First of all, it should be clear that when Islam prohibits something, it blocks all avenues that lead to it. At the same time, it offers Halal (lawful) alternatives to compensate for what’s Haram (prohibited).
The prominent Muslim scholar, Sheikh Yusuf Al-Qaradawi, states in his well-known book, The Lawful and the Prohibited in Islam: “In order to combat theft and to confine the crime to a very narrow sphere of activity, Islam has made it prohibited for a Muslim to buy any article which he knows to have been usurped, stolen, or taken unjustly from its owner; anyone who does so is considered as abetting and aiding the criminal. The Prophet, peace and blessings be on him, says: “He who buys a stolen property, with the knowledge that it was stolen, shares in the sin and shame of stealing.” (Reported by Al-Bayhaqi)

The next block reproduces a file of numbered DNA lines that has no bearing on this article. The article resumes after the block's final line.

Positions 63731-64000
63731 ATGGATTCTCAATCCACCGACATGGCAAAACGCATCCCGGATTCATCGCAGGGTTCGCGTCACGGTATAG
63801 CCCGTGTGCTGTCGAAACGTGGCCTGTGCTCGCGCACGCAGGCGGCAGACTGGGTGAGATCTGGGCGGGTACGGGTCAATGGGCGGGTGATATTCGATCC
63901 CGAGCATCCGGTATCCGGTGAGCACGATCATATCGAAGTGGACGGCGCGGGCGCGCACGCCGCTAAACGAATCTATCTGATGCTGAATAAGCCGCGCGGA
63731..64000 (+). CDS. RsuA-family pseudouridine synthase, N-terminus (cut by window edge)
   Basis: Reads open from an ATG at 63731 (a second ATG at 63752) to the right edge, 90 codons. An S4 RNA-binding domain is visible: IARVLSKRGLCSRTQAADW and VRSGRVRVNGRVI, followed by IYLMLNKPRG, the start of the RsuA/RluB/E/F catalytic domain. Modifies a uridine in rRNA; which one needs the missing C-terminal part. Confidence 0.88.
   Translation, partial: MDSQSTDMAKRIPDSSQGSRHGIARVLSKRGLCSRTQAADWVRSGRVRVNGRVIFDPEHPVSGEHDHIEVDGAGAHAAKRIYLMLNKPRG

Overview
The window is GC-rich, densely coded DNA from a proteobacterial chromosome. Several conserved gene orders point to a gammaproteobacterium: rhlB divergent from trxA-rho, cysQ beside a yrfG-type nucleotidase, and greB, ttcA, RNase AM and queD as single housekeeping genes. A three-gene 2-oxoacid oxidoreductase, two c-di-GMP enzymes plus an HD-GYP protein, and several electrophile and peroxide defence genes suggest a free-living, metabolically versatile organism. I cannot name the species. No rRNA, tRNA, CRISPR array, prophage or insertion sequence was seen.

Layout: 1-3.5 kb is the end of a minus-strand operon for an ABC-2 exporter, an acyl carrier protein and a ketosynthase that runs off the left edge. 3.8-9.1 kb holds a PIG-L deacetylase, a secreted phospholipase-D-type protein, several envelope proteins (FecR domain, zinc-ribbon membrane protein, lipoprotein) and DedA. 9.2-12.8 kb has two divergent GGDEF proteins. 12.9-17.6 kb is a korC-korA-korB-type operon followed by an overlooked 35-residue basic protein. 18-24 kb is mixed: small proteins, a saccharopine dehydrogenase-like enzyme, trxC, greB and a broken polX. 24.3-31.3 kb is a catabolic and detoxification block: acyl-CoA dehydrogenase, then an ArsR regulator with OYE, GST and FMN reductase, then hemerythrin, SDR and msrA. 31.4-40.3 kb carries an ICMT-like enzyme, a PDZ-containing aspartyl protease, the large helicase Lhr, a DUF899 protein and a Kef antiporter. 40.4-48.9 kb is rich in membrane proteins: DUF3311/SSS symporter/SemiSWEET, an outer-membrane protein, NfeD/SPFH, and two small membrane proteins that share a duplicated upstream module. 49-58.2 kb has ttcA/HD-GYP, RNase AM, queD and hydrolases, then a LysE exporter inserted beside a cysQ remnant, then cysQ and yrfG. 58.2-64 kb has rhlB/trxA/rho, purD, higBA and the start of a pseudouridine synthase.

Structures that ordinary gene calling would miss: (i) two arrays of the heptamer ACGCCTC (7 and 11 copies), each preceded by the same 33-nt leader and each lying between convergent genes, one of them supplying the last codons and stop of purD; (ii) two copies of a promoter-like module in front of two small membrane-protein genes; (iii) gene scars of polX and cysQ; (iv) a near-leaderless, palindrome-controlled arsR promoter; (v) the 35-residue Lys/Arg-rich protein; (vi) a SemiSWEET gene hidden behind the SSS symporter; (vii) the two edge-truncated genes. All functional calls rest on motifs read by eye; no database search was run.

The lapse of time does not render a stolen or misappropriated property lawful, for in Islam the mere passage of time does not transform the Haram into Halal nor does it deprive the original owner of his right to it.”
Also, Dr. Muzammil H. Siddiqi, former President of the Islamic Society of North America, states:
“Stealing is prohibited in Islam, so it is also Haram to buy or sell or receive as a gift anything that is stolen. If you know that something is stolen, then you should neither take nor buy it.
The Islamic rule is that stolen property should be returned to its owner and the thief should be punished. The proper announcement should be made about the recovered stolen property by the authorities. If no one comes to claim it, then after the passage of a reasonable time, the property can be auctioned or sold and the money could be given to public treasury or used for charitable purposes.”